Caserío Alita Water Project – Peru
Caserío Alita is a small agricultural community. The population is approximately 250 people, dispersed throughout the area. Almost every family lives near their farm or the pastureland for their animals (goats, sheep, cows, etc.). Corn and beans are the two most important crops although a few families also raise fruit trees.
Caserío Alita is approximately 10 kilometers from the district capital of Salas but the travel is difficult. The community is two kilometers from the main road and there are no cars, taxis or other form of public transportation in that stretch of road. Also, most of the community members live another 2-5 kilometers from the entrance road.
There are no consistent paying jobs. Most community members are dedicated to the farm and work in the farms of other people for daily wages if work is available. Also the district government occasionally offers short-term jobs (1-2 months) in the district capital. These jobs focus on cleaning up roadways, building irrigation ditches and other public works.
There is a primitive water system in the community, but it is not a constant or reliable water source. There is a reservoir in the nearby mountains and this water is distributed to the communities in the desert below. However, Caserío Alita is at the end of the line, and access is often cut off, sometimes for months at a time.
When there is no water in the pipes, the children of the school must take water from the school well. They use this water for hand-washing as well as to water the small plantation of fruit trees and the vegetable garden they have planted on the school grounds.
Currently, all water is treated using the SODIS system, which purifies water in 2- or 3-liter bottles, which are left on a corrugated roof and heated by the sun’s rays.
Electricity was recently installed in the community, opening new opportunities for development.
This project is to install an electric water pump at the primary school. The pump will pump water from the school’s well into an above-ground tank. From the tank the water can be used (through simple water pressure) to service hand-washing sinks and water the mini-orchard the school has in place.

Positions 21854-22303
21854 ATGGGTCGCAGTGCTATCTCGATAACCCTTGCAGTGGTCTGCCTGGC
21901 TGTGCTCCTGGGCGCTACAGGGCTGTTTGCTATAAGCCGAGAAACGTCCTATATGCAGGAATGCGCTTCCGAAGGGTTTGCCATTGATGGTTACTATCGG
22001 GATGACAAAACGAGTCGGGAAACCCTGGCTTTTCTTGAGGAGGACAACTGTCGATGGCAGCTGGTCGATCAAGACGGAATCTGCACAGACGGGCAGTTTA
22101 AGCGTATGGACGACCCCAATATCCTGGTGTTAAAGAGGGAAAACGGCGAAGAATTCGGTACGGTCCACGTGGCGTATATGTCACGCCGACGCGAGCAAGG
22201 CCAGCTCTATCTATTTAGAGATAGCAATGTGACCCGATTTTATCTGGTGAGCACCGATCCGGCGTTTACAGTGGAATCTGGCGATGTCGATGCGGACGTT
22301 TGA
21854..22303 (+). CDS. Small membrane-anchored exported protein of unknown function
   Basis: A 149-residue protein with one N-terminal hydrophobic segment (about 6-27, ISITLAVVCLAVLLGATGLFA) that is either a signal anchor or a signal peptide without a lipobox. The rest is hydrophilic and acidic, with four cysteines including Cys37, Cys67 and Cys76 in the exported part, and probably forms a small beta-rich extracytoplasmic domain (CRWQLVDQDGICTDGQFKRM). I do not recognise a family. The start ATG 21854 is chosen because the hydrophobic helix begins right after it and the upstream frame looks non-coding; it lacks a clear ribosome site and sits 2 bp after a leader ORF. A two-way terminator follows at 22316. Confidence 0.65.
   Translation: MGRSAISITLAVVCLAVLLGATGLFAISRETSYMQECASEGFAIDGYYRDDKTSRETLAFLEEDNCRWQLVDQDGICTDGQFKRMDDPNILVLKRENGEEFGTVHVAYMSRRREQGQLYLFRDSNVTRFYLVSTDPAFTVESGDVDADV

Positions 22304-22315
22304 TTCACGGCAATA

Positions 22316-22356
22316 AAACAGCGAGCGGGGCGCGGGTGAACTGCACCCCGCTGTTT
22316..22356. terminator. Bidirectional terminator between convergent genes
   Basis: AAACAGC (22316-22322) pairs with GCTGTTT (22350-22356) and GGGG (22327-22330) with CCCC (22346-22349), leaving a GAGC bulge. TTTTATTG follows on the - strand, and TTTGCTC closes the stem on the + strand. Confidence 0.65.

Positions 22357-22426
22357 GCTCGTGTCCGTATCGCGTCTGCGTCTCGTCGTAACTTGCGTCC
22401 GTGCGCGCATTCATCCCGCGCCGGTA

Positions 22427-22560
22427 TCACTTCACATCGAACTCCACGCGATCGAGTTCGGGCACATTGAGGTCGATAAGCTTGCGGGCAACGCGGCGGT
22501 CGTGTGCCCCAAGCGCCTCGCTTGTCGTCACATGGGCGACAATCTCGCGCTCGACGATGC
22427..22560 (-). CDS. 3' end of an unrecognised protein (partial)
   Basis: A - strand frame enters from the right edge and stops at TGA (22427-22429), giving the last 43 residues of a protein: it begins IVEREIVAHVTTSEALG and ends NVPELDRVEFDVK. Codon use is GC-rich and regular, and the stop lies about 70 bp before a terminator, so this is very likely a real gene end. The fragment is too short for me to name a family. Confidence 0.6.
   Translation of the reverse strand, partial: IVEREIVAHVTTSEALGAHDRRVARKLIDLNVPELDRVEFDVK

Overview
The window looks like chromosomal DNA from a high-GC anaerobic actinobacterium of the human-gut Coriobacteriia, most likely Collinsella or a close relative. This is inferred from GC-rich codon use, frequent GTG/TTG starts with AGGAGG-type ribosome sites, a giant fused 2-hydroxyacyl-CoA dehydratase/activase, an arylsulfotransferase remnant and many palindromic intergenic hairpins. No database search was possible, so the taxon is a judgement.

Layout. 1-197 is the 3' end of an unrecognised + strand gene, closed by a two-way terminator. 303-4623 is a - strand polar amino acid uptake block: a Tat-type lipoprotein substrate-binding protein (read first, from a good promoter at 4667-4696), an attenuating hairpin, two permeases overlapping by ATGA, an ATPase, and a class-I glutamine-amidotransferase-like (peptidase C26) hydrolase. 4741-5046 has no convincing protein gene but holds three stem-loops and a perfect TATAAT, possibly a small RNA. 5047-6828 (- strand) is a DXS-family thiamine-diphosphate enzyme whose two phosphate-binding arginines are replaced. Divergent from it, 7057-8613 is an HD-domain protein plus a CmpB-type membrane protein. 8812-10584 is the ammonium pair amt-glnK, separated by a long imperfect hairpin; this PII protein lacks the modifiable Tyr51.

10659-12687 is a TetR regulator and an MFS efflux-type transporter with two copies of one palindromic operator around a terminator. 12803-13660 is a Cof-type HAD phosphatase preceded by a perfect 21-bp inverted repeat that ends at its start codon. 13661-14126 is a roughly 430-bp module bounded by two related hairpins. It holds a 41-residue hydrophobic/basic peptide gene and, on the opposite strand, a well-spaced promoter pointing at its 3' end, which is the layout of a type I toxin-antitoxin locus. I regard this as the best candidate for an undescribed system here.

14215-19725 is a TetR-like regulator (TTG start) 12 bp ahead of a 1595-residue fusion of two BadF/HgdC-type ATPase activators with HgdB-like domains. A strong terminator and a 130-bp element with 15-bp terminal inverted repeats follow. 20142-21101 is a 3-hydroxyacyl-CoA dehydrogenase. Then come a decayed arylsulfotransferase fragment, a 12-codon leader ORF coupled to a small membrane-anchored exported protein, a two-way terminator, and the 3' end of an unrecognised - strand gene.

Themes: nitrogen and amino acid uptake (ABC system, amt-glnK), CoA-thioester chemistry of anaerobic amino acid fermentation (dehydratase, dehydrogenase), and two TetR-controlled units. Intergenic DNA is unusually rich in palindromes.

Currently the water is taken out of the well with a rope and bucket system. The water in the well is 17 meters below ground. The water tank is about 5 meters from the well. A 1 inch, 1 horsepower pump will be purchased in the departmental capital of Chiclayo (2 hours from Salas) and will be used to pump the water to the tank.
Piping will be installed to connect the water tank to the sinks that are already in place. Other piping will be installed to take the water from the tank to each of the trees of the plot. The water pressure from the tank and the incline of the terrain will take the water to the plants. The plot contains various species of fruit and forest trees including molle, algarrobo, lime, palta, mango, gauva, among others.
Project funds will be used to pay for the water pump and the necessary piping. The PTA (the school) and the community will be constructing the irrigation system (digging the necessary trenches to cover the pipes, placing the piping, etc.) and installing and securing the pump in the well.
The project is supported by the PTA of the primary school. Also the bee-keepers association supports this project as any increase in forestation can be seen as an advantage for the bees.
This project will benefit up to 200 community members. Included in this number are 28 children in the school (grades 1-6) from 21 families. In addition, the entire community uses the school as a central location for meetings. This includes meetings of the bee-keepers association, the water association, general community meetings, community parties and meetings the regional government occasionally calls with the community
Peace Corps Volunteer Directing Project
This project provides a time- and water-efficient system for watering as well as a secure and constant source of water for hand-washing and an imminent dental health campaign.
The water from the well is not potable without purification. The SODIS system for purification is functional but time-consuming. It will be up to the community to come up with a follow-up project, but consideration could be given to implement a more efficient water purification system.
Dollar Amount of Project
Donations Collected to Date
Dollar Amount Needed
This project has now been fully funded through the generosity of Ken Howells, of San Bernardino, California, USA, with the help of friends and family of PCV Erica Locher.
We encourage others to continue to donate using the Donate button below, and we will notify Peace Corps Volunteer Erica Locher of your donation. Additional funds will be used to fund the next project by Erica and/or those of her counterpart PCVs in Peru.
This project has been finished. To read about the conclusion of the project, CLICK HERE.